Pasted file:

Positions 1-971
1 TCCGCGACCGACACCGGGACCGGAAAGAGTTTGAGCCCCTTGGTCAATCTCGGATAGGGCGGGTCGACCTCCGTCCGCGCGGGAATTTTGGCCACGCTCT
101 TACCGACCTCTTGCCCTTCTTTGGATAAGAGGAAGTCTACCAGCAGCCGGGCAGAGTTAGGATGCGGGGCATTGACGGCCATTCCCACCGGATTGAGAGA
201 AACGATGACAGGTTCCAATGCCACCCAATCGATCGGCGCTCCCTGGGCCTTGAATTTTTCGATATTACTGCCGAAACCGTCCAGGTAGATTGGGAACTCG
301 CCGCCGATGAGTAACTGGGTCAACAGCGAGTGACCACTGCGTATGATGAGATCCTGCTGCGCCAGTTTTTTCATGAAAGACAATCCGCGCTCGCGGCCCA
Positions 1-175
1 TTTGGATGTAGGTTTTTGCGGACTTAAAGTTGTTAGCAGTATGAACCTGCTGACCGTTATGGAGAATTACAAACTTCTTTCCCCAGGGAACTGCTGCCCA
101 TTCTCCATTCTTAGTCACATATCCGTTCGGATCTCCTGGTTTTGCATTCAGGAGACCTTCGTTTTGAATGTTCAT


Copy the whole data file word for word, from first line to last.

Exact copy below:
Positions 1-971
1 TCCGCGACCGACACCGGGACCGGAAAGAGTTTGAGCCCCTTGGTCAATCTCGGATAGGGCGGGTCGACCTCCGTCCGCGCGGGAATTTTGGCCACGCTCT
101 TACCGACCTCTTGCCCTTCTTTGGATAAGAGGAAGTCTACCAGCAGCCGGGCAGAGTTAGGATGCGGGGCATTGACGGCCATTCCCACCGGATTGAGAGA
201 AACGATGACAGGTTCCAATGCCACCCAATCGATCGGCGCTCCCTGGGCCTTGAATTTTTCGATATTACTGCCGAAACCGTCCAGGTAGATTGGGAACTCG
301 CCGCCGATGAGTAACTGGGTCAACAGCGAGTGACCACTGCGTATGATGAGATCCTGCTGCGCCAGTTTTTTCATGAAAGACAATCCGCGCTCGCGGCCCA
Positions 1-175
1 TTTGGATGTAGGTTTTTGCGGACTTAAAGTTGTTAGCAGTATGAACCTGCTGACCGTTATGGAGAATTACAAACTTCTTTCCCCAGGGAACTGCTGCCCA
101 TTCTCCATTCTTAGTCACATATCCGTTCGGATCTCCTGGTTTTGCATTCAGGAGACCTTCGTTTTGAATGTTCAT